Page 985

of 1909, 33 U.S.C. s 5, approved the project and, in fiscal year 1970, Congress appropriated funds for the design of the project.

On August 6, 1974, three environmental organizations and a host of midwestern railroads filed separate suits in this Court seeking to prevent the initiation of construction on the two-lock project. That same day, Judge Corcoran issued a temporary restraining order prohibiting the letting of bids for the proposed Locks and Dam 26. One month later, this Court issued a preliminary injunction halting all further activity on the project. Atchison, Topeka and Santa Fe Railway Co. v. Callaway, 382 F.Supp. 610 (D.D.C.1974). In issuing the injunction, the Court ruled that the proposed locks and dam were a new structure, rather than a rebuilt one, and as a result, congressional authorization under Section 9 of the Rivers and Harbors Act of 1899, 33 U.S.C. s 401, was a prerequisite to the commencement of the Corps' work. Id. at 616-61F. The Court found a likelihood that plaintiffs' would prevail on their claim that defendants had violated NEPA by not preparing a detailed statement which adequately discussed the systemic impact of the two-lock proposal and reasonable alternatives to the plan. Id. at 620-623.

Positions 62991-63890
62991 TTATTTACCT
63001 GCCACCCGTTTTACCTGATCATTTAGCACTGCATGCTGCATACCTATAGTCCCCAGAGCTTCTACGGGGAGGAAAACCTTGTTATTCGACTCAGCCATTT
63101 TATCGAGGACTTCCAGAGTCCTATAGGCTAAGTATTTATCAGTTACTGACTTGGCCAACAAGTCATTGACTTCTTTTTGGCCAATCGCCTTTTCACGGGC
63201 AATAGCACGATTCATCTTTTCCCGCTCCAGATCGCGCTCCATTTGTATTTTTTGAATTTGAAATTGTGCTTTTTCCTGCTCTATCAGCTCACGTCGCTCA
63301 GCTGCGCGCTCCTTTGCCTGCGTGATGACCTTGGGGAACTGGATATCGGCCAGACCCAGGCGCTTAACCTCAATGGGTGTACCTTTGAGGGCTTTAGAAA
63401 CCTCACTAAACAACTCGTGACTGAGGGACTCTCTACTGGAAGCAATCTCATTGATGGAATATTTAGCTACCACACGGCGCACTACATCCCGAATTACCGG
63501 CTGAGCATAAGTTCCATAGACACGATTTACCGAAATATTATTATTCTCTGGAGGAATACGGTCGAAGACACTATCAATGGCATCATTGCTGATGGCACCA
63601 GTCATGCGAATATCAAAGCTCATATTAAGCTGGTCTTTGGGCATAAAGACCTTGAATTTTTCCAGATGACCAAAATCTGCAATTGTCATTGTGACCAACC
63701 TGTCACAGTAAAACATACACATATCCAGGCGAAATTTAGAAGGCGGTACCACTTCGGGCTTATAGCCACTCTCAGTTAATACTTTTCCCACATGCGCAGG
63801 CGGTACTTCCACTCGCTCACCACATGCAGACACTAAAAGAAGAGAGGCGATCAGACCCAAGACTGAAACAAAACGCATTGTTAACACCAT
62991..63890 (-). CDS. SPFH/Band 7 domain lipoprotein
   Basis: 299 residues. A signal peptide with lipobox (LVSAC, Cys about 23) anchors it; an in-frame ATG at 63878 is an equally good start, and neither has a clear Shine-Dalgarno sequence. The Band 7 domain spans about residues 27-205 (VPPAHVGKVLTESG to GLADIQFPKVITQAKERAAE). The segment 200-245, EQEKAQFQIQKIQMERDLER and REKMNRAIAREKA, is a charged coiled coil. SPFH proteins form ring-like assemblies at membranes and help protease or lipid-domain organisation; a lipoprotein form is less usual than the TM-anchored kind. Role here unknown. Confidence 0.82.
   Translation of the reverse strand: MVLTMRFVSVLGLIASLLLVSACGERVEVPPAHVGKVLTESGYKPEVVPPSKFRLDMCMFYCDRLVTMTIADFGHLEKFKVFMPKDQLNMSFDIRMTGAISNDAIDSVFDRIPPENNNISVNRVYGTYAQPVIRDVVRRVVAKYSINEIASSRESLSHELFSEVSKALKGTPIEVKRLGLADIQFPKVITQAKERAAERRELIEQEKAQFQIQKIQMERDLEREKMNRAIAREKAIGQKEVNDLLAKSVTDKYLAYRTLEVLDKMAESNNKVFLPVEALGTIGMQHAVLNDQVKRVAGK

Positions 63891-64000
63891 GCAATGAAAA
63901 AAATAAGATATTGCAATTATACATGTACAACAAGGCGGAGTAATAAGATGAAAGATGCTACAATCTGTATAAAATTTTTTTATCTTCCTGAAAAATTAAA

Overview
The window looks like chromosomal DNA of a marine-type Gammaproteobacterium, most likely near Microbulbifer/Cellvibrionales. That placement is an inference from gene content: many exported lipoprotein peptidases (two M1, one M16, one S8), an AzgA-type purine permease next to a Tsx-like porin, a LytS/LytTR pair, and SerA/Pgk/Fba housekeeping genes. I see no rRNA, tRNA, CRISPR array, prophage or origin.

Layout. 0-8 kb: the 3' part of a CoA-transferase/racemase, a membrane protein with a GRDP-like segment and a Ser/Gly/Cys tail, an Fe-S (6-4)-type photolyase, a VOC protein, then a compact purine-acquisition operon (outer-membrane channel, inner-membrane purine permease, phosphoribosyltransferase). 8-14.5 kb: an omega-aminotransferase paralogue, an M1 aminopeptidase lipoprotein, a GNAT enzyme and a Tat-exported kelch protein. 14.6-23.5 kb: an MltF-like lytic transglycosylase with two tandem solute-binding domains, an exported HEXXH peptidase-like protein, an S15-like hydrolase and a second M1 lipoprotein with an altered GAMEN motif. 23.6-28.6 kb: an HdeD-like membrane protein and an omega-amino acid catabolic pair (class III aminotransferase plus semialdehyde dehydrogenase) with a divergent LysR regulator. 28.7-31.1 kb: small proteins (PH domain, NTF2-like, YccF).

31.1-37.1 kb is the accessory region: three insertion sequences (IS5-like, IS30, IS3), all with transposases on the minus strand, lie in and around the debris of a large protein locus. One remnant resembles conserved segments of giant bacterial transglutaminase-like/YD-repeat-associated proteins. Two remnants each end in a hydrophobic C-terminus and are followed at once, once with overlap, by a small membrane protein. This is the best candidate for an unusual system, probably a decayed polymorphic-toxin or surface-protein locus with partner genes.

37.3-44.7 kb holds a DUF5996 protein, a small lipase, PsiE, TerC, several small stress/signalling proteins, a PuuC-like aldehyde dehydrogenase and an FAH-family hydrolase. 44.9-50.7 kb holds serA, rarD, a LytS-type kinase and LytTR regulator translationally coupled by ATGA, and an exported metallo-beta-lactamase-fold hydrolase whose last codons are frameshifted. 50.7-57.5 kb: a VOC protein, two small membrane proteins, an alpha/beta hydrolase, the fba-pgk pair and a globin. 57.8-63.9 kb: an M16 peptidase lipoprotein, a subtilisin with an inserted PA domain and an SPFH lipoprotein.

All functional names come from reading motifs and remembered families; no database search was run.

After issuance of the injunction, the Corps restudied the original proposal for Locks and Dam 26 and decided to comply with the Court's decree. In August, 1975, the District Engineer in St. Louis, after preparing a draft supplemental EIS and updating the Corps' economic analysis, recommended a project identical in scope to the original plan. The Board of Engineers for Rivers and Harbors, 5 however, reviewed this proposal and recommended limiting its scope to a new dam and a single 110-foot by 1200-foot main lock, with provisions for adding a second lock after gathering certain environmental and economic data. In March, 1976, the Chief of Engineers issued his report to the Secretary of the Army substantially adopting the Board's recommendations. Upon receipt of the Chief's recommendation, the Secretary of the Army terminated his approval of the pending two-lock proposal. Finally, on August 4, 1976, the Secretary formally recommended to Congress that it authorize the construction of a replacement dam and 1200-foot lock and that it not authorize a second lock until an interagency study indicated that one should be constructed. "Letter of Transmittal," Final EIS at v. A proposed bill and a final environmental impact statement accompanied the Secretary's recommendation.